AFTER the crafting of the Baguio City Sports Code in March 2021, some are still wondering what comes next.
For nearly two years, the city council made sure the measure gets passed to provide more opportunities for growth and further enhance better sports promotion and development for athletes, coaches, and sports enthusiasts.
The formulation of the city’s sports code will also pave the way for the creation of the city sports council with the mayor as chair and the committee on sports chair at the city council as co-chairman, the city administrator as the action officer, and the sports and recreation division head as the secretary; and, members that come from different city government offices, non-government associations, and sports associations, including the media.
The council will also serve as a recommending body of the city on matters concerning sports and recreation, while also tasked to address concerns in marketing, promotions, sports tourism, media, athletes with disabilities, sports medicine, sports infrastructure and facilities, and barangay sports, among others.
Under the sports code, the city will now register all athletes, trainers, coaches, and local sports associations (LSAs) with the City Sports Council. Only those registered will be allowed to represent the city in any sports events and are eligible for incentives and other forms of assistance from the city.
The council may assist the LSAs in their accreditation to their respective National Sports Associations by issuing an endorsement.
But with the sports code now in place, is the city not yet moving towards the creation of a sports council?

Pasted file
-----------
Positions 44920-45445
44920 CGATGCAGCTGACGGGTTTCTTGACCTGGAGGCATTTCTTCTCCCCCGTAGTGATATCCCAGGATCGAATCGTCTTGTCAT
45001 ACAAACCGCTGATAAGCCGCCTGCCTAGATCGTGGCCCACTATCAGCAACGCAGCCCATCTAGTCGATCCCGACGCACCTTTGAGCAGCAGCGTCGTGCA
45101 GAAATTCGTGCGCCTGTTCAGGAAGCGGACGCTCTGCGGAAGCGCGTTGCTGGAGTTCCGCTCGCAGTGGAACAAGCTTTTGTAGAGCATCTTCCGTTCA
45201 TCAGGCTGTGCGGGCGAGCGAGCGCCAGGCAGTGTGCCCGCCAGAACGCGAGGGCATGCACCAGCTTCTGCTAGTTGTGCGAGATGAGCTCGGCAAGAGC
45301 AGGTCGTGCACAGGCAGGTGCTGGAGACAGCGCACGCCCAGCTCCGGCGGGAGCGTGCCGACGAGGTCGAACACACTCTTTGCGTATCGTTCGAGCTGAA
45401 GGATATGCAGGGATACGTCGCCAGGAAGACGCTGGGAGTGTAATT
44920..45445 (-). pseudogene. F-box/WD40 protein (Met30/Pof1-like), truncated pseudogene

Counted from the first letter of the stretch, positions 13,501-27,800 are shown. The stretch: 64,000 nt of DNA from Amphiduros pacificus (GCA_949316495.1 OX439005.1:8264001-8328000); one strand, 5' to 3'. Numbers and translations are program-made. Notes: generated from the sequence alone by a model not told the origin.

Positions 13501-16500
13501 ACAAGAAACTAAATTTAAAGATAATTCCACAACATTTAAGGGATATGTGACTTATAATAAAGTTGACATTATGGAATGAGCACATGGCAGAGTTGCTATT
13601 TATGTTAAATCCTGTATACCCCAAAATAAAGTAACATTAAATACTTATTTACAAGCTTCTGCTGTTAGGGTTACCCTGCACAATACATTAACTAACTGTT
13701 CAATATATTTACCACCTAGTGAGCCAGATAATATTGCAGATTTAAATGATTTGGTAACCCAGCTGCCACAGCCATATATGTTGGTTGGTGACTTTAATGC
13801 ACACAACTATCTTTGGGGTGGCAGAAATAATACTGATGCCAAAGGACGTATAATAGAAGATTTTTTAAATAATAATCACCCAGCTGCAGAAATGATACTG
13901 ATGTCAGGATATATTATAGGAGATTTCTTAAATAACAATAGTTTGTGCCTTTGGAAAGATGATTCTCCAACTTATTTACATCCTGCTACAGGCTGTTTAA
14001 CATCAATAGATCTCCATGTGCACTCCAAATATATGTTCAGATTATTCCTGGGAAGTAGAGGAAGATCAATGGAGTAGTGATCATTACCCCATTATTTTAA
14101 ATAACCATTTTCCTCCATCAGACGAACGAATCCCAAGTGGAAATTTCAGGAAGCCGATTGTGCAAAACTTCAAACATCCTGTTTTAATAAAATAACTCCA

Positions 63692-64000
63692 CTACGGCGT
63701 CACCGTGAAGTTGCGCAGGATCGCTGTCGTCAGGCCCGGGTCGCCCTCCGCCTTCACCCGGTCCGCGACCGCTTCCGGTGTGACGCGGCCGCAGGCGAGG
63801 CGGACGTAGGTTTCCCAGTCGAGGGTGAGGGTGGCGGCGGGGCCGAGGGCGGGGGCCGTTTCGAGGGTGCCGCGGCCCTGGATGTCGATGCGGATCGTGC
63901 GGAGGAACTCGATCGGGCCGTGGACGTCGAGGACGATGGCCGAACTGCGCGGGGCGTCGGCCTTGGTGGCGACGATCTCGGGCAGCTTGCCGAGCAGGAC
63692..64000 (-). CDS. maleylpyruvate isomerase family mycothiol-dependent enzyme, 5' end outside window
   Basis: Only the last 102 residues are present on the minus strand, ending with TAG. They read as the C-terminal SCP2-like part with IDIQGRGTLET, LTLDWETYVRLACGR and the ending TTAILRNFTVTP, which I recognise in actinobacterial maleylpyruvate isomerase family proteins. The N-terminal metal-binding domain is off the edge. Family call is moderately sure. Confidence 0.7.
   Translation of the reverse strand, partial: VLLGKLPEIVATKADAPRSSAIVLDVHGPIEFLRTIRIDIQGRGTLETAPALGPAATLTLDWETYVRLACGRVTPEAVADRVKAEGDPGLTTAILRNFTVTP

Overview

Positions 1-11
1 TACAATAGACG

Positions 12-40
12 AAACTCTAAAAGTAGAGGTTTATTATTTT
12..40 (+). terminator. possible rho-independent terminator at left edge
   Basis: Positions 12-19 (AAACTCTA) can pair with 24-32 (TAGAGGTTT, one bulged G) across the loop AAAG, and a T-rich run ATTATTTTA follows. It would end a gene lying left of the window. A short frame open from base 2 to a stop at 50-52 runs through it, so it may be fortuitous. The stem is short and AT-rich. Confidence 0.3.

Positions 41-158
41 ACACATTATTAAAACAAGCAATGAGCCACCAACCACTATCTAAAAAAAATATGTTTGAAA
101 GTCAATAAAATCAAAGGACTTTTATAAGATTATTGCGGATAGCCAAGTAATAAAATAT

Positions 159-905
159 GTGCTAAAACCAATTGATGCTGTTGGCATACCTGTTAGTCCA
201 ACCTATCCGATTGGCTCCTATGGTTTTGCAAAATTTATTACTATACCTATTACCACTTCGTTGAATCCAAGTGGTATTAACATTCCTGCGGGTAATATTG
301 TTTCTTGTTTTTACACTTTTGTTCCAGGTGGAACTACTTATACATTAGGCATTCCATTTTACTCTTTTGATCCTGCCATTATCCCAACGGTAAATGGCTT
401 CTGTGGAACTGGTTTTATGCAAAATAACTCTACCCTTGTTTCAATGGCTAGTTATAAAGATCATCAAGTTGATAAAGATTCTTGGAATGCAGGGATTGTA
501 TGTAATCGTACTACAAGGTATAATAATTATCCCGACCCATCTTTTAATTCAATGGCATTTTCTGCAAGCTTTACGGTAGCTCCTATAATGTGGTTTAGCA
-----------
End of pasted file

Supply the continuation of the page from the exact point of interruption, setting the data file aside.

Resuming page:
The city sports and recreation division, which serves as the secretariat of the council, has yet to call for a meeting prior to the creation of the sports council.
SK president and Councilor Levy Orcales has been urging the city sports division through Mayor Benjamin Magalong and City Administrator Boni Dela Pena to convene the different stakeholders in sports for the creation of the council.
Orcales said the meeting will also discuss the long-term plan of the city when it comes to sports and on what things need to be done, not only in training athletes but also in the management of facilities among others.
But it has to be the call of the city sports office, according to Orcales, since it is their mandate.
While the formulation of the sports code of the city may have opened opportunities for Baguio’s aspiring athletes, it might have opened a Pandora’s box of problems since the Summer Capital has yet to really come up with a long-term sports program aligned with the code.
Athletes, coaches, and other sports stakeholders are raring to go all in and support the sports council because it will be them who will benefit.
The question now, however, is when do we start the ball rolling for the council?
Hope it won’t take decades.